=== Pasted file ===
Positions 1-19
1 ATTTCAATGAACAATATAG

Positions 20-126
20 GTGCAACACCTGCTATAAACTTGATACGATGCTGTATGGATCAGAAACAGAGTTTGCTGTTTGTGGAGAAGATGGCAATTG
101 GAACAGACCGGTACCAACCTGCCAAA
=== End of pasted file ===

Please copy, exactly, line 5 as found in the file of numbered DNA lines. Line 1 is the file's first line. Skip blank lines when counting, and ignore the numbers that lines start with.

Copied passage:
101 GAACAGACCGGTACCAACCTGCCAAA